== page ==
[00:05:03] And coming together and trying to build power across movements to show that these forests are not only essential habitat, not only provide essential drinking water, but also globally are some of the best in the world at storing carbon.
[00:05:16] And now’s the time to continue to push for a land ownership change to really get large diverse forests both for the community benefits, but also globally for carbon storage. So that from the grassroots up to the global issues and all the connections there has been really inspiring for me.
[00:05:33] And it’s really difficult work and challenging the wealthiest folks on the planet who are driving these crises that we experience—the social justice, economic, and climate crises—is daunting. But I think, yeah, coming together and seeing how forests play a part in that global struggle is really, really important.
[00:05:51] John Q: The Coast Range Association produced its own forest proposal to address climate change.
[00:05:59] Andrew Collins-Anderson: Last year Chuck Willer wrote and I helped him produce a forest and climate proposal connecting it to federal mobilization to address climate change. Back in 2019-2020-2021, there was a lot of energy behind things like the Green New Deal, this idea that the federal government would make a rapid change to address the climate crisis and that the forests of the Pacific Northwest should and could play a really important role in that.
[00:06:25] And so any solution that we come up with that builds carbon, conserves forest, builds habitat, must include the people who live on the landscape and must include a just transition, which is the term used for in Green New Deal circles of including frontline communities, folks like depopulated rural areas, de-industrialized communities just like we have all over Western Oregon.
[00:06:50] Any solution needs to include building wealth and building prosperity in these communities. So the proposal that we put together includes a strong exposition of the problem on the landscape, what’s happening with these Wall Street timber firms.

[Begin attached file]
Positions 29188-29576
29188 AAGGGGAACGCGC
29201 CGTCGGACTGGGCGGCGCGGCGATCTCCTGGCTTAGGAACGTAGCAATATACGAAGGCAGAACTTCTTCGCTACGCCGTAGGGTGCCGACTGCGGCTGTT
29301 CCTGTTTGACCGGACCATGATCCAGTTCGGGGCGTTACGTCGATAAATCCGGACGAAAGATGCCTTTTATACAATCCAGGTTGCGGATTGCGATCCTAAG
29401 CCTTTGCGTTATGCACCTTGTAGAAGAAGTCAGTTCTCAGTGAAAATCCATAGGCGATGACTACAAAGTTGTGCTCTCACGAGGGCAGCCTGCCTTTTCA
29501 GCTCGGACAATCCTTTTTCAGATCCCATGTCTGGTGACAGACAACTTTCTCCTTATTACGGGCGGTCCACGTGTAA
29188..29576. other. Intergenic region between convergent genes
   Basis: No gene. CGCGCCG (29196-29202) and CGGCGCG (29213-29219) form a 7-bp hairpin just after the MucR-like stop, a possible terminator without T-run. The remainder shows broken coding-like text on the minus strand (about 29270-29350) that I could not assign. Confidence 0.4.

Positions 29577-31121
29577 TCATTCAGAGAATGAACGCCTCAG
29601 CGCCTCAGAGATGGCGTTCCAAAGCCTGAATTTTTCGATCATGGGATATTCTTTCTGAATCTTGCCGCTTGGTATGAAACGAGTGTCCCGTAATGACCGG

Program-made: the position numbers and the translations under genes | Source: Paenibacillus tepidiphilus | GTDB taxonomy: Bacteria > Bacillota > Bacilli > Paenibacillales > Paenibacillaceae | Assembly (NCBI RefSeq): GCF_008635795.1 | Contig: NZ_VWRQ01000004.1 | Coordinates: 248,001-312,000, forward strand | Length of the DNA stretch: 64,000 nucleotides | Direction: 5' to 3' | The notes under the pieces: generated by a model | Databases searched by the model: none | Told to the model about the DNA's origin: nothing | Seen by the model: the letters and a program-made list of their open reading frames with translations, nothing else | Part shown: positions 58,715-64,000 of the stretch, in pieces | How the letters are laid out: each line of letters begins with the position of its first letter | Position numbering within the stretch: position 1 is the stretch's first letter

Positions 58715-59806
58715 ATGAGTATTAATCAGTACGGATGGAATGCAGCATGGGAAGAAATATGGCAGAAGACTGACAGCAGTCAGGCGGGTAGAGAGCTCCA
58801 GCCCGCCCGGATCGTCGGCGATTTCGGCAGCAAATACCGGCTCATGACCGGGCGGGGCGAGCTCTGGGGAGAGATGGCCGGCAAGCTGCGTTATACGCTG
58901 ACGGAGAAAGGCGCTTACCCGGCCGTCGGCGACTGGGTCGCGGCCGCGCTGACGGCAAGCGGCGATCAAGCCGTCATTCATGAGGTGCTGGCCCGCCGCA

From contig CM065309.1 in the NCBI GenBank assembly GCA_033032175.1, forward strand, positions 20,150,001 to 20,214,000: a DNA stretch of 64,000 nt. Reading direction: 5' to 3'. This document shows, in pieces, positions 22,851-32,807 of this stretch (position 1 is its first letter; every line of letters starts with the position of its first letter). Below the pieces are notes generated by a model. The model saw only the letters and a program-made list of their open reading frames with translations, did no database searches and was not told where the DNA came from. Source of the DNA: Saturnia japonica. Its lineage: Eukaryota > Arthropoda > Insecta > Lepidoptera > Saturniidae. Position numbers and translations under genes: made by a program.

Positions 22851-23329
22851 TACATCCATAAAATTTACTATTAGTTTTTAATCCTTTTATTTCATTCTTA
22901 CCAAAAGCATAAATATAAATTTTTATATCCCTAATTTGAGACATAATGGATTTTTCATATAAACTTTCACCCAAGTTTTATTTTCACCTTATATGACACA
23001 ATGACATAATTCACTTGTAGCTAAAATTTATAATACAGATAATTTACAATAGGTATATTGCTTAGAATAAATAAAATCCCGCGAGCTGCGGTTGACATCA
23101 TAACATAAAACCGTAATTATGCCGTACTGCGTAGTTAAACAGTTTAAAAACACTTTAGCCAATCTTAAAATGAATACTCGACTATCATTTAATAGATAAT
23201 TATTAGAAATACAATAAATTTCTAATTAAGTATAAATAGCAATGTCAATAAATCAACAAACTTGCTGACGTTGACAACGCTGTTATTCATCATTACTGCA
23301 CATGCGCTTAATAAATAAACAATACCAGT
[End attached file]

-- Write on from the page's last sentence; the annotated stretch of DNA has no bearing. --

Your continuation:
[00:07:05] Just in 2021 Campbell Global— owns about 150,000 acres in Western Oregon— was purchased by JP Morgan Chase, a notorious financier of fossil fuels, a target of climate movements. Like I said, they’re getting into this to use false green solutions, like plantation forests, to justify their fossil fuel investments and expansion. Even if they do grow forests larger, and if they do own these forests and they conserve them, they shouldn’t be selling carbon credits or things like that, that continue to provide wealth to the wealthiest folks on the planet, while rural Oregonians, people in these frontline communities, suffer and continue to have less and less opportunities.
[00:07:43] So we call for a land transition in ownership, transitioning the owners, really getting down to the core of who controls the land, and there can be many different ways that that can play out—municipal ownership, cooperative social benefit, enterprise ownership, tribal lands restoration—many different avenues for transitioning ownership, but with the goal to increase rural prosperity, store carbon.
[00:08:06] So that’s what we’ve been trying to talk about. We’ve been bringing it to the climate folks, we’ve been talking to forest conservation folks, talking to decision makers, building grassroots space about this idea.
[00:08:17] And lots of folks have critiques: It’s so expensive, how you can’t buy them out, do they want to sell the land? Will these entities want to sell? Something Chuck (Willer) always says, as you all know, living out in rural areas, that these lands transition all the time. These companies sell them back and forth to each other constantly. So, you know, they have no allegiance to the land like we do as people and communities do. These companies have no allegiance to the land. They’ll sell if it’s for their profit, for their investors’ best interest.
[00:08:44] What I’ve heard from community leaders in the north coast communities for watershed protection: ‘Why should we pay them to get these lands? Why don’t we just hold them accountable for what they’re that they’re doing and regulate and tax to make sure that they’re ensuring for watershed protection?’
[00:09:00] I like to think of it as, all the tools are important. We need to make sure that we regulate to make sure that Forest Practices Act is up to at least close enough to California and Washington. We just got that. But that’s just the tip of the iceberg, right? We need to put pressure on the regulation side, we need to make sure that they’re being taxed fairly so communities have more income that has been taken away over the years. And then we need to get support federally and get money in to buy them out.
[00:09:29] So it’s using all those tools in the toolbox. But yes, I think continually pushing on the congressional delegation to invest in protecting rural watersheds and rural water is super important.
[00:09:42] John Q: At the Oregon Community Rights Network April 6, co-director of the Coast Range Association, Andrew Collins-Anderson.